Founder, PV Energy Systems
This is no wonder to the many physicists who have found success in green industries. Paul Maycock has a master’s in physics, and after more than 18 years working for Texas Instruments and the DOE, launched his own consulting firm PV Energy Systems in 1982. His main work today involves conducting due diligence for clients who are interested in photovoltaic solar cell applications. He says that although he doesn’t do physics research per se, “it’s all physics,” and he has moved “from doing physics to evaluating others who are doing physics,” Maycock explains. A recent exciting project for his client the International Finance Corporation (IFC) of the World Bank involved an evaluation of a new PV plant in China, in which he did a detailed cost analysis and 20-year forecast. Ultimately, he recommended that the IFC fund it.
His industry is “totally physics-based,” Maycock points out, and this need for physics and physicists who understand PV cells will continue to grow as new materials and new structures of cells are developed. “Physicists do very well in PVs because all of it is physics or physical chemistry processes– deposition, ion implantation, junction formation, stabilization layers, conducting oxides, and infusion,” he says.
There are also opportunities for physicists in green construction. Dr. Daniel Boss, Vice President for Engineering at Serious Materials, values people with physics degrees because of the fundamental aspects of science, and in particular optics, that his company’s research arm is addressing. His seven-year-old firm produces green construction products intended to save energy, including specially-designed windows, doors, and drywall.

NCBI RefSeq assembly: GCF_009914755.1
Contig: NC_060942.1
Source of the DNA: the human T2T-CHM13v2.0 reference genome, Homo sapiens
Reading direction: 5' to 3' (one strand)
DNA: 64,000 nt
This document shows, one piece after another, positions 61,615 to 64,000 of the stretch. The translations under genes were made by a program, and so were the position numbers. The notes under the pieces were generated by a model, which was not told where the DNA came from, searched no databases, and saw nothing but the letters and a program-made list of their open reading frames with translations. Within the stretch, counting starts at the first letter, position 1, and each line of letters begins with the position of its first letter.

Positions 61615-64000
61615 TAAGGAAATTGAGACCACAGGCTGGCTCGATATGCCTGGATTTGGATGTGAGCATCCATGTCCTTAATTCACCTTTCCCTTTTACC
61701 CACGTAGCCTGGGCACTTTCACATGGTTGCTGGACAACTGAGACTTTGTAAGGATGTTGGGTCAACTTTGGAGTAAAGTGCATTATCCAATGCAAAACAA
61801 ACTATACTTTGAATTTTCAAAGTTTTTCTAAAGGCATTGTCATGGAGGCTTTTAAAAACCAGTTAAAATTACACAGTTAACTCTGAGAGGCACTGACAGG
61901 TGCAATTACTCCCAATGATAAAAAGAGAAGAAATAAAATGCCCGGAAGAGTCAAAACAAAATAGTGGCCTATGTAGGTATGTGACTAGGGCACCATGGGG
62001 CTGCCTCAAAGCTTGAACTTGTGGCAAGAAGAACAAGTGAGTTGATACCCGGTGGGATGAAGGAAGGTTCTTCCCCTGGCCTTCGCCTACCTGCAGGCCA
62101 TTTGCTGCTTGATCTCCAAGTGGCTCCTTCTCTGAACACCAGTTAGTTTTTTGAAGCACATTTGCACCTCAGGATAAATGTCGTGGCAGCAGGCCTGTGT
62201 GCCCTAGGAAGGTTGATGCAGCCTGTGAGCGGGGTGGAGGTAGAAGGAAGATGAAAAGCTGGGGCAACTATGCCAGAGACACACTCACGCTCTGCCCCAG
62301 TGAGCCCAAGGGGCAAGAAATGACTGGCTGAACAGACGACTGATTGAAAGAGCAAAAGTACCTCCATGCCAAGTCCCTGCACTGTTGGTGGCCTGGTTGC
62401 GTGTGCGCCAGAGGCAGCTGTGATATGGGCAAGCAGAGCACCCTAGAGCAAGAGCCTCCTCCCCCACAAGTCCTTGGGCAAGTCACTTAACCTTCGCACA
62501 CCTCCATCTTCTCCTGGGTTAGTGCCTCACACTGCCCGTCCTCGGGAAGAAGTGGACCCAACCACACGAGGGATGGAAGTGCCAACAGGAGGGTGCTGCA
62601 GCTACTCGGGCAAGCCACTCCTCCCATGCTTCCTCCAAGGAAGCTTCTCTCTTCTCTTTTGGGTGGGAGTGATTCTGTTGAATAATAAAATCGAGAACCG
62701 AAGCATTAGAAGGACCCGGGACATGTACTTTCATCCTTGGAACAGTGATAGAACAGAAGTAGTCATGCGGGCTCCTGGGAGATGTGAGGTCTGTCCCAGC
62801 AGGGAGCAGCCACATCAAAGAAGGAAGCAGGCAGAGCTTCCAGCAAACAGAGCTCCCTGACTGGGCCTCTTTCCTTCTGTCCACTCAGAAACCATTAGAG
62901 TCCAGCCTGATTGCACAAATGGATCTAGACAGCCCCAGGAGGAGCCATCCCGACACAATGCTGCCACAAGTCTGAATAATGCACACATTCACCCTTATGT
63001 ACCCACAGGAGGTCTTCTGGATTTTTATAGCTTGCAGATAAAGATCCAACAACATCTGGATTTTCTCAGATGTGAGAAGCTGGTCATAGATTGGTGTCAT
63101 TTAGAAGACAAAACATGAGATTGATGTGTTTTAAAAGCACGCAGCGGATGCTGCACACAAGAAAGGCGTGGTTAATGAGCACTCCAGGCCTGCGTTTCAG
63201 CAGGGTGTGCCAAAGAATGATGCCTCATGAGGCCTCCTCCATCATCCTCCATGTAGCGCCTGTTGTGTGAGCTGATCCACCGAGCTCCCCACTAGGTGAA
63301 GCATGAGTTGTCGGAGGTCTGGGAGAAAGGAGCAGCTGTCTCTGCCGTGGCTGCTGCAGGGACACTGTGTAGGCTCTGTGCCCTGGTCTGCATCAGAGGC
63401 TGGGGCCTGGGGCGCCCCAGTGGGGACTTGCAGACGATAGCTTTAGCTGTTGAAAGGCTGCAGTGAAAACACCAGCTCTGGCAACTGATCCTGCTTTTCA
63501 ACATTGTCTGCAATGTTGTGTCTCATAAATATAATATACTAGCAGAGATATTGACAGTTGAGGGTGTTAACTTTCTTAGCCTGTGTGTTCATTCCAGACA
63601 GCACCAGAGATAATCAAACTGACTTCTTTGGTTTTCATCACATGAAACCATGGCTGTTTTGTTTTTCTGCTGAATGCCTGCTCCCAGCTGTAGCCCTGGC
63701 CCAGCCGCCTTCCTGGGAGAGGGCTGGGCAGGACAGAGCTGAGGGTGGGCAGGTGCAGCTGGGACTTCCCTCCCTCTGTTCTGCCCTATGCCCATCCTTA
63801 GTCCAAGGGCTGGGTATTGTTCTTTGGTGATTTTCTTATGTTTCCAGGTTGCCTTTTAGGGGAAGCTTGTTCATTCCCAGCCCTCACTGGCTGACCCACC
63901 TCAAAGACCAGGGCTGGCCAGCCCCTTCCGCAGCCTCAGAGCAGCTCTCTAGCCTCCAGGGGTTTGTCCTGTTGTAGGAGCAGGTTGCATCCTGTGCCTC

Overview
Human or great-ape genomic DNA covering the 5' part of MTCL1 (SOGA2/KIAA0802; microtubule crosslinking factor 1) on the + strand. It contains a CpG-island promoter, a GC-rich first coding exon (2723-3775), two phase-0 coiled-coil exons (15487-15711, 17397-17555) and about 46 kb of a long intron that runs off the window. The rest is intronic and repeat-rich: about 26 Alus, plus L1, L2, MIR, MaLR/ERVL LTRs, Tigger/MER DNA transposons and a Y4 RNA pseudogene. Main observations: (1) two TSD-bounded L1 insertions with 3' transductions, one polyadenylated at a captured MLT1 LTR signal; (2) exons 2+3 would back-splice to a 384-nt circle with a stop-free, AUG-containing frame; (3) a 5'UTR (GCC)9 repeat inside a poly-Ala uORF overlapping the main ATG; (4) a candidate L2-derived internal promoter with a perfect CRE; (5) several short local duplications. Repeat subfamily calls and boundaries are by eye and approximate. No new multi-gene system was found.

Physicists can easily tackle problems associated with optics, properties of materials, sensors and controls, and heat transfer, all of which are intrinsic to the green building sector, says Boss. Furthermore, since most technical staff in green construction, at least in his company, tend to have an engineering pedigree, physicists provide a diverse and needed viewpoint. “It’s nice to have people with different perspectives,” he explains. His aim of a “holistic approach to problem solving” is especially prudent given that the industry is becoming more and more technically-based. “Products have to be continuously improved,” says Boss, “and that’s where cross-functional teams [with] physicists will contribute.”
Still, few green building jobs carry the title of “physicist.” In December 2009, Serious Materials advertised for the position of Senior Engineer, a job that someone with a master’s in physics could easily fill, according to Boss. The job involved research in optics and polymers in the company’s windows division, where the person would be developing a new product for windows that would help to control energy flow.